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Depression Fallout, a bewildering cacophony!!!
Aim: To develop support groups for patients with depression
This is a compassionate and mature account of what can lie in wait for the legions who are captives of the fallout from the depressive’s agony;
It’s difficult to make others understand how desperate a deep depression can make you feel, how lost, how cope-less, how grim. And no light at the end of the tunnel. And there is no way properly to describe the anguish that a depressive can put his family through.
Gloom, doom, no love, no real communication, short temper, and leave-me-alone fault-finding. Why more relationships don’t break up under those desolate circumstances is a puzzle, for you know deep down the damage you’re doing to the ones you care about, the ones who have to live through it with you and suffer from depression fallout, and yet you feel somehow incapable of doing anything to lighten the burden for them.
The average layperson whose knowledge of depression is limited to some of the recent educational efforts probably does not understand the value of this information source, although history may help. The whole idea of depressive illness stemmed from the observations of the “alienists” stationed in the insane asylums of the nineteenth century. These hospital superintendents lived on the grounds of the purposefully isolated asylums and were, all day, every day, in contact with their charges, who often remained for years. Many of those patients had brain syphilis, others the last stages of alcoholism, others pellagra (a nutritional deficiency of the poor), various forms of epilepsy, and brain trauma.
Treatment was essentially nursing care and regular meals. Of great importance was the fact that if a patient was discharged and became ill again, he or she would very likely return to the same hospital.
For every person suffering from depression, at least the same number, and probably many more, suffer from depression fallout. They are the people closest to those with the illness: the spouses, lovers, parents, and children who experience the consequences of living in close proximity to someone else’s despair. Yet most of what one reads and hears about depression fails to look beyond its sufferers, as though they existed in a vacuum. For the intimates of depressives and manic- depressives, this is as puzzling as it is painful. We wonder why no one notices that we are as inexorably drawn into the force field of the illness as iron filings to a magnet. We wonder why no one understands that another’s depression directs and colors our lives, our thoughts, our feelings, just as surely as it does those of the depressive.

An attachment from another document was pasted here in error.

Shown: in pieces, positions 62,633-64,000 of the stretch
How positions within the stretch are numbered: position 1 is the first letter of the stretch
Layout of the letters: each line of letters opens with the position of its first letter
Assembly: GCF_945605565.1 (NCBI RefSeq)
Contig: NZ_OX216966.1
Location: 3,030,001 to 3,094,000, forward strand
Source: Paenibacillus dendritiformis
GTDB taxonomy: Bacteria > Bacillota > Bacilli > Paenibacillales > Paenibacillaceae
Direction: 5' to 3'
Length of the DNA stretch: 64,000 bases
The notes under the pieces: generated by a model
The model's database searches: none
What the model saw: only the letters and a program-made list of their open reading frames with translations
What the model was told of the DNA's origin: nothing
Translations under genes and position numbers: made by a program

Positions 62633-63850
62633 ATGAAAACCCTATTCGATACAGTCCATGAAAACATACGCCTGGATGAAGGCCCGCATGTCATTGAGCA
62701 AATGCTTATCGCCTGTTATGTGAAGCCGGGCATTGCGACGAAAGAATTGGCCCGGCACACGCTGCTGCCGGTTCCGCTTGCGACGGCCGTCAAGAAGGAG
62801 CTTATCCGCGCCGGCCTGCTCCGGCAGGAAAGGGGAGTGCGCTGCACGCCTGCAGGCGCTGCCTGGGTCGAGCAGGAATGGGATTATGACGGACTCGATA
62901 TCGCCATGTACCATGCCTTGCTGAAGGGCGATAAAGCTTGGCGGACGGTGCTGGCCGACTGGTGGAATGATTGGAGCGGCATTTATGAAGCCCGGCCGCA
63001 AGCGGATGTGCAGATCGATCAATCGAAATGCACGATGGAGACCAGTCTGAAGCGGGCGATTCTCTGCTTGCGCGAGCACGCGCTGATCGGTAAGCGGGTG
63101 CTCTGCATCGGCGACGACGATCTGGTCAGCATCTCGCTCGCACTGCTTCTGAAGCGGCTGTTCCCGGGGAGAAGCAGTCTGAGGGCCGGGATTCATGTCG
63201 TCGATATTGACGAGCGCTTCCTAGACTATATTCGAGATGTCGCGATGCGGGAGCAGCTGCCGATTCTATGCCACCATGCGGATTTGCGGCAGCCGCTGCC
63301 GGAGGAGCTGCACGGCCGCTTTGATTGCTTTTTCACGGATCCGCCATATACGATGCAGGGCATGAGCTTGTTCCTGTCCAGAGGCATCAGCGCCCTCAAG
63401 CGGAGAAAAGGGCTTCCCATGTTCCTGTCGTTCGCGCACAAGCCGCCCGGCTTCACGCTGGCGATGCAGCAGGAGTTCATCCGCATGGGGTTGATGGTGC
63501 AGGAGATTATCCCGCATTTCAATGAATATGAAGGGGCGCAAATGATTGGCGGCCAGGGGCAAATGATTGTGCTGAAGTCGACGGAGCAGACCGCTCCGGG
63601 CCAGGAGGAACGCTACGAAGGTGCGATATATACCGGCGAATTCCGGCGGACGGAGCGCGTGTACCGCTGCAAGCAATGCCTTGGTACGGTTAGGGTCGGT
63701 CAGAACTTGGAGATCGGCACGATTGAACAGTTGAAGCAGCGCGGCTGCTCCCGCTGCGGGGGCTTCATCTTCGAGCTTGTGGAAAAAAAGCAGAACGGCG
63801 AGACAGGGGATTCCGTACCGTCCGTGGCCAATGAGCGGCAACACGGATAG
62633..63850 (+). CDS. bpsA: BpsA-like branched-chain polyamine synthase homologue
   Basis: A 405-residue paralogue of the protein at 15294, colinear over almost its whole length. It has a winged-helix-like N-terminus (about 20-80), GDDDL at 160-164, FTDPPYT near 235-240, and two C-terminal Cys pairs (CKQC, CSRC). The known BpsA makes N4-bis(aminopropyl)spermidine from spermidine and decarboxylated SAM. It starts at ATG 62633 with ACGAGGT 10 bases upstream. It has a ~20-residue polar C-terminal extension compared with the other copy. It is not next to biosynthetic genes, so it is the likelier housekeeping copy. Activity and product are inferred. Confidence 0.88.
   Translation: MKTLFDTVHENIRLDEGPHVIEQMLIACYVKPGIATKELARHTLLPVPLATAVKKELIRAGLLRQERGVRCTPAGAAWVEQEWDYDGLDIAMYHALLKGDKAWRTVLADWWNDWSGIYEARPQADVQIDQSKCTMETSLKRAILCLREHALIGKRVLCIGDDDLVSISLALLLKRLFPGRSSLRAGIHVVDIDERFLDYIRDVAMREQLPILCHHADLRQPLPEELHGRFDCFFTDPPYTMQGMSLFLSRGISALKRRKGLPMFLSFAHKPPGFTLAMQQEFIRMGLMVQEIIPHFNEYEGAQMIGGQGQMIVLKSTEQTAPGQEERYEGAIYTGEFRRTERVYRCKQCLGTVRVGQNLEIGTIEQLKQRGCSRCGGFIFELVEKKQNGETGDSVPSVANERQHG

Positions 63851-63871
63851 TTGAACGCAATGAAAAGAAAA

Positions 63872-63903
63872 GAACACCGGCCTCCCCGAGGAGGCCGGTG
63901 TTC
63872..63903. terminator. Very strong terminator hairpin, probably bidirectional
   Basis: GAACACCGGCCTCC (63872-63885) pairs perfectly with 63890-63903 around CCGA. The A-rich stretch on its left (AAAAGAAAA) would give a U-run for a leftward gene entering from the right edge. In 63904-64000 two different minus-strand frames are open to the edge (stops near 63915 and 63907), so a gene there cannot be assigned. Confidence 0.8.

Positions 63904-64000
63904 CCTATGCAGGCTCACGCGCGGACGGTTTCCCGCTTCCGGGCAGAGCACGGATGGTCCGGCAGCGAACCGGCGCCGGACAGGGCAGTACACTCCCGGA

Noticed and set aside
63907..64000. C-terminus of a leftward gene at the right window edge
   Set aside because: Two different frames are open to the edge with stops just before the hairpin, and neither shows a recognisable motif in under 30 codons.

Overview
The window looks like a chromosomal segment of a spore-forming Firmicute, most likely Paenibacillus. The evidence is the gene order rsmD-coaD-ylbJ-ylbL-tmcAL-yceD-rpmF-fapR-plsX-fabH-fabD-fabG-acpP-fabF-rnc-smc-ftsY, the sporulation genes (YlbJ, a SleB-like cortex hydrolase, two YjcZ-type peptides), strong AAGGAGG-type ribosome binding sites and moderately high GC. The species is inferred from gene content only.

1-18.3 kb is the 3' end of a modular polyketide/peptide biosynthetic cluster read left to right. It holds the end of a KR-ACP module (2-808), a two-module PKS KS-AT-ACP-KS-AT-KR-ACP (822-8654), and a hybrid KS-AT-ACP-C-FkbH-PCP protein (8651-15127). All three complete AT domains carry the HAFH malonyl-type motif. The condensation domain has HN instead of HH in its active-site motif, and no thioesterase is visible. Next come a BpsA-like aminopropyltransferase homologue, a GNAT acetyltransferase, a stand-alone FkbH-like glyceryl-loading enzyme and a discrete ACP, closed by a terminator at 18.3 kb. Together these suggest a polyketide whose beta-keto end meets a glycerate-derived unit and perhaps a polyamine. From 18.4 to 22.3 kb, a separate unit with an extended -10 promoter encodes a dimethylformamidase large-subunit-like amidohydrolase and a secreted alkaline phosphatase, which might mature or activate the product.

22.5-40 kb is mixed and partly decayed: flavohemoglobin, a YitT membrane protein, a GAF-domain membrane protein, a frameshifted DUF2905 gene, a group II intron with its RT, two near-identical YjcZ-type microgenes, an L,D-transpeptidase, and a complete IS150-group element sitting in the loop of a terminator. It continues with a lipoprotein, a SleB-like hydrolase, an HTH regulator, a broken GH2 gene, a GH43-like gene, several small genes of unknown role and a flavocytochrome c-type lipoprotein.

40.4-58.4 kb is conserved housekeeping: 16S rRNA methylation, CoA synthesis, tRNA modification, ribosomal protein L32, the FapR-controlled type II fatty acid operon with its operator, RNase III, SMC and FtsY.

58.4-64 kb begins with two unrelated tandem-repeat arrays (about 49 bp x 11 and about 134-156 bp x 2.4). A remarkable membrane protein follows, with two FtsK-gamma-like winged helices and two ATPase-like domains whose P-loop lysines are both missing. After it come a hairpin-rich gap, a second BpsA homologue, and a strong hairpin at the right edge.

Living with someone who views the world through a prism of despair is a daunting task. Proximity to them gives rise to many of the same feelings as does the illness itself: futility, worthlessness, and an inability to enjoy or cope with life. The depressive’s outlook is biologically driven, steered by a malfunctioning of the brain’s chemicals. Ours is psychologically derived, the byproduct of someone else’s misery, but no less crippling to the spirit. Depression and depression fallout are mirror images of each other, distinguishable by the fact that the former is a recognizable illness and treatable by medication, while the latter is neither. We have the symptoms but not the illness, and they originate not in our brain’s faulty neurotransmitters, but in the other’s behavior and our reactions to it.
It is virtually impossible to share life with a depressive and remain free of the miasmic net the illness casts.
where the doctors and psychotherapists see a patient, we see our wife or husband or lover, our parent or child. That’s where our problem begins, out of the public view, in the privacy of our relationship. As we witness a close friend or family member transformed from the familiar to an alien being, we rush to help them, to make them well with our love, our sympathy, our support. As we gradually come to realize our efforts are for naught, we begin to lose our sense of self. Confronted with the unrelenting despondency and negativism of the other’s depression, we match it with a painful gloom of our own. And when our love, sympathy, and support are rejected or ignored, we slip into irritability and anger that mimic the depressive’s. Guilty and ashamed, we long to escape the source of our black feelings. We do this silently and secretively, persuaded that our aberrant thoughts and feelings are unique to us. Such is the progression of depression fallout.
This is to everyone working to keep us safe, to everyone suffering in silence, to everyone putting in their best and getting no commendations·I see you, I salute you.
Stigma breeds shame and silence where neither should exist. There is nothing shameful about mental illness; an illness is an illness, whether of the brain, the heart, or the lung.
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